So you go to the parking
lot and approach your car
. You see a great big dent
along with scratches on your body panel. You become furious! No problem. If you happen to suspect a certain vehicle that might have done this, and the car
is parked right next to you, here are a few steps to determine whether or not the adjacent vehicle is the culprit:
1. First of all, you must suspect a vehicle first. If you don't know which car might have hit yours, then all is lost and bear the cost yourself with your insurance company.
2. Determine how your car might have been hit. It's pretty simple to find out by looking at the size of the dent, and the way your car is dented. The direction of the surface scratches also determines the direction of impact. It also marks the height of the contact.
3. Check to see if the colour of your scratch is the same as the bumper paint. (Of course assuming it was a bumper contact.) If the scratches are black but the body is not, some bumpers have rubber strips that may look like it's black paint.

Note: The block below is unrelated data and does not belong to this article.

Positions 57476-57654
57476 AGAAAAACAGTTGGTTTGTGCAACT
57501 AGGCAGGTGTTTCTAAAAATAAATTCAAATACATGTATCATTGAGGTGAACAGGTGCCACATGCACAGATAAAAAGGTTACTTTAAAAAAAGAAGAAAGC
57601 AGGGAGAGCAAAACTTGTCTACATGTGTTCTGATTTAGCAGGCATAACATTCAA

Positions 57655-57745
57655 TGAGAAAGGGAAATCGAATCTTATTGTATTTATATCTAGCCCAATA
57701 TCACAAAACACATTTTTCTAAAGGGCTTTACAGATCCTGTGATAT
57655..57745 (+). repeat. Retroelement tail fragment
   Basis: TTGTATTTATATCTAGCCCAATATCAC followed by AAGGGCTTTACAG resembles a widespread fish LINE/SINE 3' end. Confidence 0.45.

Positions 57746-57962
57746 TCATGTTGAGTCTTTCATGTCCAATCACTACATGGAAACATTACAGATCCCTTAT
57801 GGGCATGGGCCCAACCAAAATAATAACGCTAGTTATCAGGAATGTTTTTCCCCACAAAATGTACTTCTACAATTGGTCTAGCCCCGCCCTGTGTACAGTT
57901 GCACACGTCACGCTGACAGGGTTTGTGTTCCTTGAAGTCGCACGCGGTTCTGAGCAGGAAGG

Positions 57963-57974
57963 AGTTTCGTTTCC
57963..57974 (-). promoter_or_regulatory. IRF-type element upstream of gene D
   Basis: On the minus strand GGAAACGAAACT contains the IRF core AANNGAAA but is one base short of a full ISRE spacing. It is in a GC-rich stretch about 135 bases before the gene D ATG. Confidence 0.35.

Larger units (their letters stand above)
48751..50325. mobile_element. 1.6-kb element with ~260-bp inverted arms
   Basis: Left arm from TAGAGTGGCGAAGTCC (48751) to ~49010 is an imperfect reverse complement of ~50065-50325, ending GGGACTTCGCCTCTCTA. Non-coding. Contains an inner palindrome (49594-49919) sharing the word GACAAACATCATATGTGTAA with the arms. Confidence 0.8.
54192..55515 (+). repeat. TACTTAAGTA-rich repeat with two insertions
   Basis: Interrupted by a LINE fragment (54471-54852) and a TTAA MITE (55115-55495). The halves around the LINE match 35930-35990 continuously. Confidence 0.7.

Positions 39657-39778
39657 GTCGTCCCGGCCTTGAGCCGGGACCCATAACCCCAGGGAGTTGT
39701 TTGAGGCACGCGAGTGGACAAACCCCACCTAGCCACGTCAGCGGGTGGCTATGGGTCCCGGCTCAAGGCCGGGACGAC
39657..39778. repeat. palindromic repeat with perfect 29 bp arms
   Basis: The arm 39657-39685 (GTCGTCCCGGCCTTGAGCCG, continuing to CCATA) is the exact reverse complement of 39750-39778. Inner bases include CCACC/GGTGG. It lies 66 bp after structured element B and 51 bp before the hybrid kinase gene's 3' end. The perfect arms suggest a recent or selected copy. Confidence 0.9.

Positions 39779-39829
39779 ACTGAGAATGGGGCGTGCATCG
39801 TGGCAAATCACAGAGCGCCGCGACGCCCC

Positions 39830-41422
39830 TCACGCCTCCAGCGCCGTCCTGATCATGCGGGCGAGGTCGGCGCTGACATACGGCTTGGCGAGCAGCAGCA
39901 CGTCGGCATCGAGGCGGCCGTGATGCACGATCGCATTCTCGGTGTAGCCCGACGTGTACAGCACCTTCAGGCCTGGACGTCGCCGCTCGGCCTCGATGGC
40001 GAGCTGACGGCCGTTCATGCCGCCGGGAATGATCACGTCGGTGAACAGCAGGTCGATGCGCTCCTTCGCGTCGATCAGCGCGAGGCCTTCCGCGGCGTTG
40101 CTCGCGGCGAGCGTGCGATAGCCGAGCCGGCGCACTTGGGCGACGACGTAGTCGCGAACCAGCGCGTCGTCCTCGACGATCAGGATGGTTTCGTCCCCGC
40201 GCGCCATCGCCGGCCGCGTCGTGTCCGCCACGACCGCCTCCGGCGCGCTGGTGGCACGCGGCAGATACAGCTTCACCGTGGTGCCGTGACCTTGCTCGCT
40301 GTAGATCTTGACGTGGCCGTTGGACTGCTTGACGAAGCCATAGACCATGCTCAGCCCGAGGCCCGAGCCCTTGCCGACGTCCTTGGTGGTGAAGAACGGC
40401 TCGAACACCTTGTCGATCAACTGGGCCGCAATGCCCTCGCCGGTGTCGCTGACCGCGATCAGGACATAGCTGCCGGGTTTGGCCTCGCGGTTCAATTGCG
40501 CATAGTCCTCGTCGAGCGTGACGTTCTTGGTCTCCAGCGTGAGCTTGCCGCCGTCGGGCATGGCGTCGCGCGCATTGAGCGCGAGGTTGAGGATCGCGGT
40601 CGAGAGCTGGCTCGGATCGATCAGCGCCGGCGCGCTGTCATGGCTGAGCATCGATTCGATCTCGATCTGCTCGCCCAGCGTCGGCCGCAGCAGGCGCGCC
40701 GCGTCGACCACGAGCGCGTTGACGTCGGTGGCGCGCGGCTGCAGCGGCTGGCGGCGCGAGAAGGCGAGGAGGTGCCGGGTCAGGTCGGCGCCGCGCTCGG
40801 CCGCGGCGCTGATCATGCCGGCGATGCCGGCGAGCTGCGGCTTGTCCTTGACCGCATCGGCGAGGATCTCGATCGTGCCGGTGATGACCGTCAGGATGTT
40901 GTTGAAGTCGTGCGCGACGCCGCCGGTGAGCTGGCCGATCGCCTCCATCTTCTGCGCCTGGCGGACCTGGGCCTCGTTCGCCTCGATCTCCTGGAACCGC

4. Look for scratches (on their car) on the most likely point of contact with your car. It should usually be the corner of the bumpers. If they have your paint on their bumper, it is obvious that it is the car that hit you.
5. To further confirm this, measure the height of the their offending bumper (front or rear) from floor to bumper (or contact point) and compare that with the height of your own scratch. If they match, then it's possible you have the culprit. If they do not, then there's no case.
6. There is no case even if scratches do not show up on the other person's car. (At least I don't think so. But check with your insurance broker to make sure.) I personally wouldn't bother with a witch-hunt even though it might save me $250.00. At this point, you're still at a loss.
7. If, however, you find the culprit and everything matches, and you've collected evidence, then write the licence plate number down, the make and model of the offending car and report to your insurance broker. He/she will tell you what to do.
This is just one of the (low tech) ways you can determine who hit your car. Other ways? Ask everyone in the area, post a note everywhere, surveillance cameras, paint-composition matching..etc.